First we should cover the type of knitter we are. We are not hand knitters, there isn’t a room full of folk busily clicking away with knitting needles in front of a transistor radio. That is the type of knitting most people can picture when they imagine how knitwear is produced. That is not us. Neither are we a huge factory with massive robotic knitting machines churning away in endless rows of glistening steel. That’s the type of knitting most people are terrified of and come to us to avoid.
We sit in the middle of these two examples, admittedly a little closer to the “clicking while listening to the radio” end of the scale.
In many very large factories, knitwear is cut out, like when you use a cookie cutter, from great big sheets of knitted fabric. This is called cut & sew and makes use of a very large labour force. It is a relatively low tech process but requires teams of highly skilled sewing machine operators. All the unwanted material is wasted and goes off to be shredded or recycled.
Very high tech modern equipment can actually produce you a complete garment with sleeves and neck holes and button holes and pockets – it just pops out of the machine basically ready to wear. This process is often called Knit & Wear. It doesn’t require huge teams of sewing machines but is a very expensive process to set up. We don’t do that, although some days when you are looking at a mountain of garments to knit it does sound lovely!
So how do we knit?
We are most accurately described as a fully fashioned, hand framed knitter. That means that we use large electric knitting machines, but we use them really only for speed & efficiency.
We rarely produce the same thing twice so a lot of time is spent hand framing at the machine changing colours and swapping over designs. It is a very labour intensive process. As you change designs between jobs you often have to make tiny adjustments to the machine to ensure each piece knits perfectly. Then when you change the design again, you start over on the adjustments.
We produce panels of knitted fabric on an electric machine. Each panel is the exact shape & size that we need it to be for the finished garment, that is where the term “fully fashioned” comes in. If we need a sleeve, we create a tapered fabric panel knitted to the exact shape and size that we require. Think Ikea furniture, you open the box and all the bits of wood and screws are ready for assembly.
Our knitted panels are taken from the machine, checked and assembled by hand.
Step one is called topping & tailing. That is where we take the “raw” panel and remove the few trailing threads that are essential for its knitting.
Step two is a very close visual inspection of the panel, we are looking for knitting or yarn defects. In many cases these defects can be repaired by a trained experienced expert – Helen Baber has a particular talent for taking what others would consider a lost cause and turning it into a perfect piece.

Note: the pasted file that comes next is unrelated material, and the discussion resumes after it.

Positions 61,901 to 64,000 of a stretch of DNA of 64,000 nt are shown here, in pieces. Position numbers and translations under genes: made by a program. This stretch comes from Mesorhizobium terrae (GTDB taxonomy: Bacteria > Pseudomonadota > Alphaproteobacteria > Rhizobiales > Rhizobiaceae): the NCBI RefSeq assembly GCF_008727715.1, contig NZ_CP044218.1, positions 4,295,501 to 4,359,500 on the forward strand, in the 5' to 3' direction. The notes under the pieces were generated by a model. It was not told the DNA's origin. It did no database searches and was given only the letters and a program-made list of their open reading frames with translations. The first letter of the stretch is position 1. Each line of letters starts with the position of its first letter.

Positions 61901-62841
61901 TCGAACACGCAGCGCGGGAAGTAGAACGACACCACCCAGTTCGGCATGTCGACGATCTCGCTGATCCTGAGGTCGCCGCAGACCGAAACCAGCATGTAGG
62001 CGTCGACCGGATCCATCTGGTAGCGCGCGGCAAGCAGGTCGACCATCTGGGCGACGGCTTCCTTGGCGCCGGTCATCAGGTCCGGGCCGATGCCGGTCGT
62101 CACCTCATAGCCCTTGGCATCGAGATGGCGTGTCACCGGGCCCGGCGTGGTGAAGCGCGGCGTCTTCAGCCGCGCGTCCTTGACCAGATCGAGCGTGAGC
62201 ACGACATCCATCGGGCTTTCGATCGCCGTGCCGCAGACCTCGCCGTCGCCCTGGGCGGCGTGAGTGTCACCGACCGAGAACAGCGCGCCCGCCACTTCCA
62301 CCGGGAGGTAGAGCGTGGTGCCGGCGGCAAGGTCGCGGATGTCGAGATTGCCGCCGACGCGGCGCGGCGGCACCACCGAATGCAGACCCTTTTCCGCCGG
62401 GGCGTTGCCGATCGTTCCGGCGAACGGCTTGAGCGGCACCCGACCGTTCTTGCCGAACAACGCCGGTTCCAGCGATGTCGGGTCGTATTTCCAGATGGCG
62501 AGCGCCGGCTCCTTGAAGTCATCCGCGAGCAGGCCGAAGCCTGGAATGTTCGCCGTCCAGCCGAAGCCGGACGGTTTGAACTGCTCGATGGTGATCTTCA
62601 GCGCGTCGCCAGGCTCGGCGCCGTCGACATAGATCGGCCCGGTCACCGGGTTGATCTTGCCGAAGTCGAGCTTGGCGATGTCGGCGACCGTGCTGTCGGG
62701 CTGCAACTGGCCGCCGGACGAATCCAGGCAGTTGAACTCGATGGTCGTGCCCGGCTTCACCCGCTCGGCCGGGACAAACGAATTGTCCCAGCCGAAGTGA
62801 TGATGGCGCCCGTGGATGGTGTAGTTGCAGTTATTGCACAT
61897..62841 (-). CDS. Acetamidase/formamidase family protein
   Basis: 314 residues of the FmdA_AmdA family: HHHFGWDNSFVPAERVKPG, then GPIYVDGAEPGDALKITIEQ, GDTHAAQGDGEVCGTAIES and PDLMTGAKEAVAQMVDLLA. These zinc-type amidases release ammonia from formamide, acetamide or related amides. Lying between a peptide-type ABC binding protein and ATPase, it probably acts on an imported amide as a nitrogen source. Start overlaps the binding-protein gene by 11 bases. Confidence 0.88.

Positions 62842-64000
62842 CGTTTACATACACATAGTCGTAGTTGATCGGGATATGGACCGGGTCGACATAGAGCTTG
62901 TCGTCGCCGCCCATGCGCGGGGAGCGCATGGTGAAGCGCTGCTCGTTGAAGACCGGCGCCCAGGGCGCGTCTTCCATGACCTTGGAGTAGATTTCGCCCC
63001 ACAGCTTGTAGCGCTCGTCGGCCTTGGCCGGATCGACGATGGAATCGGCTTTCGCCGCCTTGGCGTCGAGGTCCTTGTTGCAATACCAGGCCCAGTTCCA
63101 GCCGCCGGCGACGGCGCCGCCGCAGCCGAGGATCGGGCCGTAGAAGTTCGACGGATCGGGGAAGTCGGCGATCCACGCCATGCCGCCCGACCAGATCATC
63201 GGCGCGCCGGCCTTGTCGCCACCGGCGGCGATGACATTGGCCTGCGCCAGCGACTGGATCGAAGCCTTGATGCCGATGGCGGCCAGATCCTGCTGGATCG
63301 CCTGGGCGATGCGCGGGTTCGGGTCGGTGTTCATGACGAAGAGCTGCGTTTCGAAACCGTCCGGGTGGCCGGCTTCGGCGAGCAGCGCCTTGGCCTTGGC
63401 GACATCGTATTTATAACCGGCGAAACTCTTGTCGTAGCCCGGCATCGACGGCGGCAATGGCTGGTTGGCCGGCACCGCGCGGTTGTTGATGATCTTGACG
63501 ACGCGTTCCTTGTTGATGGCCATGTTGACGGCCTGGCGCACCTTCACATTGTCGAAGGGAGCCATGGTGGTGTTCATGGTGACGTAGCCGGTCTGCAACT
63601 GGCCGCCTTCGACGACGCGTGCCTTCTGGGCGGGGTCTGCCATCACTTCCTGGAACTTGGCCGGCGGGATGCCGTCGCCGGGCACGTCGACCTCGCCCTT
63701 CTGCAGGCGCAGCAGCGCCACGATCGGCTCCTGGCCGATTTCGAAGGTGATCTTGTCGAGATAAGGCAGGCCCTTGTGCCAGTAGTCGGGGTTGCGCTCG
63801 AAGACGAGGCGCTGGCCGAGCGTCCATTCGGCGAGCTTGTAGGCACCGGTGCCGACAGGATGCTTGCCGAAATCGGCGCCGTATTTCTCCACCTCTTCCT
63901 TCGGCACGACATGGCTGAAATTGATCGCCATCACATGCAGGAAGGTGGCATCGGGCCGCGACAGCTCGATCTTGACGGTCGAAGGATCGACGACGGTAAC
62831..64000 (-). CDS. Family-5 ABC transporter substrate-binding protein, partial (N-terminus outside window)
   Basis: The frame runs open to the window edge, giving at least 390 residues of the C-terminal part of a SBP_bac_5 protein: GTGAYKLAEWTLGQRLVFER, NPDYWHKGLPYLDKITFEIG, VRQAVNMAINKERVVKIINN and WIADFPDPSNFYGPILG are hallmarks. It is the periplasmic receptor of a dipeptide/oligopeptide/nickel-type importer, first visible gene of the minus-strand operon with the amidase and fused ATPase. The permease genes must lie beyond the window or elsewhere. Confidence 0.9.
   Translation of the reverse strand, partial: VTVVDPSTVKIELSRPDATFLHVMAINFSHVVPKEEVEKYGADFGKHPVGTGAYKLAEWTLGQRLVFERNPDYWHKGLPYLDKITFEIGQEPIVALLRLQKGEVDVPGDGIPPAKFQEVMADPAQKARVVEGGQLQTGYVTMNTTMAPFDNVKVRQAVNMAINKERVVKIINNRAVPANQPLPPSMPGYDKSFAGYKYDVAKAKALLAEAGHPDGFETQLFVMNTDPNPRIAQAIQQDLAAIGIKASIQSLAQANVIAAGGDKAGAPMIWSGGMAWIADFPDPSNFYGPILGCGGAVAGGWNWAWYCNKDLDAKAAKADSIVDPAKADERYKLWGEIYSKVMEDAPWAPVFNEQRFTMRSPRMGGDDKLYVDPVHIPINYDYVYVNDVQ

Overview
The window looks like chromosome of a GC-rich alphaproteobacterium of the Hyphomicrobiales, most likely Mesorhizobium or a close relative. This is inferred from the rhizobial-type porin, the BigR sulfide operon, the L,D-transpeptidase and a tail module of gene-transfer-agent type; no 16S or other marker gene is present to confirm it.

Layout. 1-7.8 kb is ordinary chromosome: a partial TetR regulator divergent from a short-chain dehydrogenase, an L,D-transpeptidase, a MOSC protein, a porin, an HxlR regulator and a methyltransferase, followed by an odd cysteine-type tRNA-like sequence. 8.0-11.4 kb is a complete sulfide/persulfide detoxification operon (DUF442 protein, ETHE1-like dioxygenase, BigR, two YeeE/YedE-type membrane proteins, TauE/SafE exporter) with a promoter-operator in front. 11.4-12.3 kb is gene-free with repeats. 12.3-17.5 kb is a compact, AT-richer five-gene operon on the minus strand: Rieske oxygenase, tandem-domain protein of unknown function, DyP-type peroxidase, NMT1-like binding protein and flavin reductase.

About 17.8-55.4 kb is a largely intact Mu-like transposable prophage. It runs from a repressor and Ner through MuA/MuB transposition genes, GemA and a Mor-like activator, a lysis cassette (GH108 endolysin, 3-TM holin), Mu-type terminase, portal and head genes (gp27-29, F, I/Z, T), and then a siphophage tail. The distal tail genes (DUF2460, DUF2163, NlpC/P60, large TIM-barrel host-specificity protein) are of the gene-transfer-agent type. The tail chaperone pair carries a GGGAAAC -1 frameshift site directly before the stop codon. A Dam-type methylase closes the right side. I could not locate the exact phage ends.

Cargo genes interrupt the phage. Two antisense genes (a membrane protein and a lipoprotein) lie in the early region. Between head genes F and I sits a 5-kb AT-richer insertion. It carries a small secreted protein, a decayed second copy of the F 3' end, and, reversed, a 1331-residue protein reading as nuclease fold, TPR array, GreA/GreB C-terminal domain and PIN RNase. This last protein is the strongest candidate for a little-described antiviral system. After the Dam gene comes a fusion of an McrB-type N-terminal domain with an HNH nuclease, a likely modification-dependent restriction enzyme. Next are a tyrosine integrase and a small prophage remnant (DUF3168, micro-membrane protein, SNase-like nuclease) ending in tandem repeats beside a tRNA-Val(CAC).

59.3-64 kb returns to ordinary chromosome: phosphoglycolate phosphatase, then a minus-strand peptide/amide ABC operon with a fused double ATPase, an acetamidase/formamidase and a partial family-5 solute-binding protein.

Step three is a steam press with a good quality steam generator iron. We use domestic ones but some factories have great big rooms sized things! We ready the panel for the next step by pressing it flat and exposing the edges. This is also where woollen garments are given their first shape. You can see with your own eyes the wool shrinking and puffing up. This is a vital stage in getting wool ready to be worn & washed.
Step four is really a bunch of steps, this is where garments are linked. This blog doesn’t want to be too long so we wont go into it here, maybe something for the future! In essence the various panels of the garment are assembled on a linking machine. We take one or more of the yarns used in the knitting and use it to bind the panels together on a large round machine that behaves a bit like a sewing machine. This gives us a strong invisible seam along the edges of the garment. Being a good linker takes years of training and practice, it’s about quality not speed. All of us here at Bill Baber Knitwear can link and when we are very busy, that’s what we are all doing!
Step five is about quality control, each garment is closely inspected for any defects or errors. We call them dropped stitches, but it includes yarn breaks and a range of other issues. As with step two most of these defects can be repaired. Any which can’t often find themselves making it into our personal collections or in our annual sale rail in the shop, clearly labelled of course!
Step six is for wool items. We have a wash & drying regime that everything goes through. Using the same process for each item helps us to keep any variations caused by water temperature or drying conditions to a minimum!
Step seven is another steam press. This is the final chance for a visual inspection before the items is ready for sale. It is also the stage at which we check the garment for size. It is in fact the first time we can reliably measure up and see what we have.
We hope that you found this usual, any questions, please go ahead and ask! email@example.com